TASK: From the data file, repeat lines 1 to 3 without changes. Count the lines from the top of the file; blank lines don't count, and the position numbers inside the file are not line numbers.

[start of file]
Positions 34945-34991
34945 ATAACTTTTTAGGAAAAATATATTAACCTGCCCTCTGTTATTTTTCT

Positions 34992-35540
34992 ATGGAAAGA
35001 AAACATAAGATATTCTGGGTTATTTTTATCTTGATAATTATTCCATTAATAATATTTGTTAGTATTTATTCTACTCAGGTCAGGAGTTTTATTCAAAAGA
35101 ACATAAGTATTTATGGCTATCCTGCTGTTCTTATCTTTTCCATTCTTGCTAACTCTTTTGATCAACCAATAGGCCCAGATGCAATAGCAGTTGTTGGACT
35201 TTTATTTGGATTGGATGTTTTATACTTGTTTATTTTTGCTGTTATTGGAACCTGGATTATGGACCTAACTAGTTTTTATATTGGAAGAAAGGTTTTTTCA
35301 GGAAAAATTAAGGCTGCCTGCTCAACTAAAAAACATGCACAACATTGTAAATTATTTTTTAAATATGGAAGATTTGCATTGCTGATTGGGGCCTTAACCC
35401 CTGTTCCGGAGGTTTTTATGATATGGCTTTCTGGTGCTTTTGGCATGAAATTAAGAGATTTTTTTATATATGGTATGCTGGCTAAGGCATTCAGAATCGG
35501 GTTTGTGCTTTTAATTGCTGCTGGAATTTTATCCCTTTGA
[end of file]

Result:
Positions 34945-34991
34945 ATAACTTTTTAGGAAAAATATATTAACCTGCCCTCTGTTATTTTTCT

Positions 34992-35540